Last week a new study released by the Centers for Disease Control and Prevention (CDC) reported that American adults drink alcoholic beverages in moderation.

Calories from alcohol, the study concludes, make up 5 percent of the total calories consumed by American adults. What's more, few Americans consume alcohol on a daily basis.

“On any given day, almost one-third of men and 18% of women aged 20 and over consume alcoholic beverages,” the report concludes. That means just one in four Americans consume alcohol on any given day.

And the group the report indicates as ingesting the largest amount of calories from alcohol—men aged 20-39—consume only 174 calories per day (8 percent of total average calories) from alcohol beverages. That’s fewer calories than two average light beers.

In spite of these modest totals, the study authors appear to be positioning their work as an important warning against alcohol consumption.

“I think sometimes people forget completely that alcoholic beverages have calories,” lead study author and public-health theologist Samara Joy Nielsen told The New York Times.

The study authors are also explicit in linking alcohol to soda—that other scourge of public-health activists—at least in terms of the calories it contributes to Americans’ diets.

“We've been focusing on sugar-sweetened beverages,” said Cynthia Ogden, one of the study’s authors who, like Nielsen, has been doing just that. “This is something new.”

But if the focus of these particular researchers is new, little in their research contributes any new knowledge.

The CDC alcohol study, "Calories Consumed From Alcoholic Beverages by U.S. Adults, 2007–2010," uses data from the agency’s National Health and Nutrition Examination Survey, which “combines interviews and physical examinations.”

The most comprehensive source I’ve come across (and referred to recently here) for uncovering what Americans are eating and drinking—including alcohol—is the USDA’s Dietary Guidelines for Americans, last updated in 2010. And if this CDC alcohol study doesn’t appear so new, perhaps it’s because the “new” study cites the 2010 Dietary Guidelines for Americans in nearly half (43 percent) of its footnotes.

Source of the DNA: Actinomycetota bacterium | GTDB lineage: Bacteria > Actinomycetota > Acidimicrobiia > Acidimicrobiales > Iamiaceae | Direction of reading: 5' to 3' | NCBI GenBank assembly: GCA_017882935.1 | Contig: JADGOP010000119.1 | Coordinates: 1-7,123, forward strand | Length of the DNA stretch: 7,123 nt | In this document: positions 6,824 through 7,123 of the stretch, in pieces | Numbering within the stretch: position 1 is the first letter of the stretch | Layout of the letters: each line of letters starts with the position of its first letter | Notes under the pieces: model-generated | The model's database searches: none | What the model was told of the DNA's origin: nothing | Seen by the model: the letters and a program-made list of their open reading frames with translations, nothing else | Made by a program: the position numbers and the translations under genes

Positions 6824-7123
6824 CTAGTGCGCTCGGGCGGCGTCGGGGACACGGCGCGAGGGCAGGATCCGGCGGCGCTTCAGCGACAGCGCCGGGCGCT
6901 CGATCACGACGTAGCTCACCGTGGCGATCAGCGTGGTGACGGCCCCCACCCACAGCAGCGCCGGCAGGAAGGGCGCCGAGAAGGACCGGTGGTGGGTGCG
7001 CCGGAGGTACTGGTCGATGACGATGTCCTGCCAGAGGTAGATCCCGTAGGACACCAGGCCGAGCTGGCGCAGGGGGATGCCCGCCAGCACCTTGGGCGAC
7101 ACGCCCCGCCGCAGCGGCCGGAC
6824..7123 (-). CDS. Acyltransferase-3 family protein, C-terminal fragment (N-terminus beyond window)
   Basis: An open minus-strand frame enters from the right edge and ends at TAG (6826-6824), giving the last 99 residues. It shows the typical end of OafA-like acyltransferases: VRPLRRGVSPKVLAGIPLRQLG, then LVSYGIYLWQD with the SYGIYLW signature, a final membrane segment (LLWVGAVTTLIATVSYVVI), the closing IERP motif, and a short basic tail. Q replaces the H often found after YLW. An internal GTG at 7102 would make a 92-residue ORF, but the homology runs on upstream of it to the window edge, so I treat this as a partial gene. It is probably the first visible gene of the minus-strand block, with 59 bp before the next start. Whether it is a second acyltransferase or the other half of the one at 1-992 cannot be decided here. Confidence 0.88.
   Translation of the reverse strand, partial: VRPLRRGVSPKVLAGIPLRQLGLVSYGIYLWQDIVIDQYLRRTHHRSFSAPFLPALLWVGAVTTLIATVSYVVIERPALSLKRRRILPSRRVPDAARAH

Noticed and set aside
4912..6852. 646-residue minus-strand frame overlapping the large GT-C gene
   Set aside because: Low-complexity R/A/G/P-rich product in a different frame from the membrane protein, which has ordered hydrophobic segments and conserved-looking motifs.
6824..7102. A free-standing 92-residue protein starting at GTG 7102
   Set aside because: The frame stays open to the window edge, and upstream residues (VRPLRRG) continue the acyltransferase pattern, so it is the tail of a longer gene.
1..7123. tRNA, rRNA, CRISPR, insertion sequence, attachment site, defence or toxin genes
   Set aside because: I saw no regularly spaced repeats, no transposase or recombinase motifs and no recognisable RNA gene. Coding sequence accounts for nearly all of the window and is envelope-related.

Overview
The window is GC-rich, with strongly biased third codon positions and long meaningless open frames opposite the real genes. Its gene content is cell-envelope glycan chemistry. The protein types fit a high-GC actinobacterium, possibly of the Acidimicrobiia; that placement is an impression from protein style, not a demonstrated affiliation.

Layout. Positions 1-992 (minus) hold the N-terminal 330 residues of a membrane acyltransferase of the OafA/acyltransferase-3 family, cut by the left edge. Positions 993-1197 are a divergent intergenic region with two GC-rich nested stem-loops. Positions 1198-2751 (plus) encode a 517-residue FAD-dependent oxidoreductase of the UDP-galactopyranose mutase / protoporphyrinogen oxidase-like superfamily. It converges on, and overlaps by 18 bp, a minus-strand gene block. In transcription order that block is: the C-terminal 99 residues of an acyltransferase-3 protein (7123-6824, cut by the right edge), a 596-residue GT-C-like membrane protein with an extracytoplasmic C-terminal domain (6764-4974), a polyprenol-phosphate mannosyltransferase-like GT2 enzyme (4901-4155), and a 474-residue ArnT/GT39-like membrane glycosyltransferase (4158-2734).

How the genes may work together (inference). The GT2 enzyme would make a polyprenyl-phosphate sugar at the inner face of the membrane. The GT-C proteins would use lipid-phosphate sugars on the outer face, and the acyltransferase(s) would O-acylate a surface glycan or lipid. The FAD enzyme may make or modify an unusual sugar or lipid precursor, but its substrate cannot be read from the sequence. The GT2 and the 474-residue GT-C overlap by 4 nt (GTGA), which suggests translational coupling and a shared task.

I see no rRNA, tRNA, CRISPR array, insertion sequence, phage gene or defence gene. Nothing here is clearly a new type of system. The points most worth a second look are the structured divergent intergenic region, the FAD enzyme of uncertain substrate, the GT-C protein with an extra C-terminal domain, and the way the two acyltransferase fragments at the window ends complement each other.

Not surprisingly, the two studies’ conclusions about how many calories Americans consume from alcohol are also nearly identical. USDA data put the number at 106 calories from alcohol (see Table 2-2 on page 12). The CDC study’s total is similar but slightly lower—99 calories.

While the USDA study concludes that “alcoholic beverages are a major calorie source for adults,” the CDC calls them “a top contributor to caloric intake.”

One place where the studies diverge—and where the CDC authors don't address what I see as a key issue—is the fact that the average alcohol consumption patterns their research reveal actually mirror longstanding USDA recommendations.

“If alcohol is consumed, it should be consumed in moderation—up to one drink per day for women and two drinks per day for men—and only by adults of legal drinking age,” reports the USDA in the same Dietary Guidelines for Americans that the CDC researchers know so well. “Moderate evidence suggests that moderate drinking of alcoholic beverages is not associated with weight gain.”

Remember, even the group of heaviest drinkers the CDC reported—men aged 20-39—consume on average less than the equivalent of two typical light beers worth of calories on any given day.

In spite of the fact alcohol consumption appears to be both moderate and in line with the government's own recommendations, some activists have already begun seizing on the CDC study as a possible trigger for future regulations to limit alcohol intake. And they're suggesting government strategies to combat soda consumption as a model.

“In New York City, it was smart to start with sugary drinks,” says Margo Wootan of the Center for Science in the Public Interest, while stamping out my own meager and short-lived hope that CSPI was embracing a new style of advocacy. “Let’s see how it goes and then think about next steps.”

I shudder to think where those next steps might take us.

The question activists used to ask was, “Is soda the new tobacco?” Clearly, the answer to that question was and is, “No.” But the new question the CDC research appears positioned to pose is whether alcohol is the new soda.